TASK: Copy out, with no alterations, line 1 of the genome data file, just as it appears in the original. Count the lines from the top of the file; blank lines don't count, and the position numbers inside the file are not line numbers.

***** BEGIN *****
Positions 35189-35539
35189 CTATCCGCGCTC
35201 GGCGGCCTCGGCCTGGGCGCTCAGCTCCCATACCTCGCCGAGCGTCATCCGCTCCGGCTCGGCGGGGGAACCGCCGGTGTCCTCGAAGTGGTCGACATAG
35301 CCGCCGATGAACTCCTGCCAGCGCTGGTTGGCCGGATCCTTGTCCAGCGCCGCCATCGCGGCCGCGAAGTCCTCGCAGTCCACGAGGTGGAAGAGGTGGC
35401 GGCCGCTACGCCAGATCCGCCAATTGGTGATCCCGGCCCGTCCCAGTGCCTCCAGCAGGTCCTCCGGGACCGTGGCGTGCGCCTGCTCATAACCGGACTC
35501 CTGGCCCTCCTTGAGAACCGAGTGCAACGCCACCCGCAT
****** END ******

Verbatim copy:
Positions 35189-35539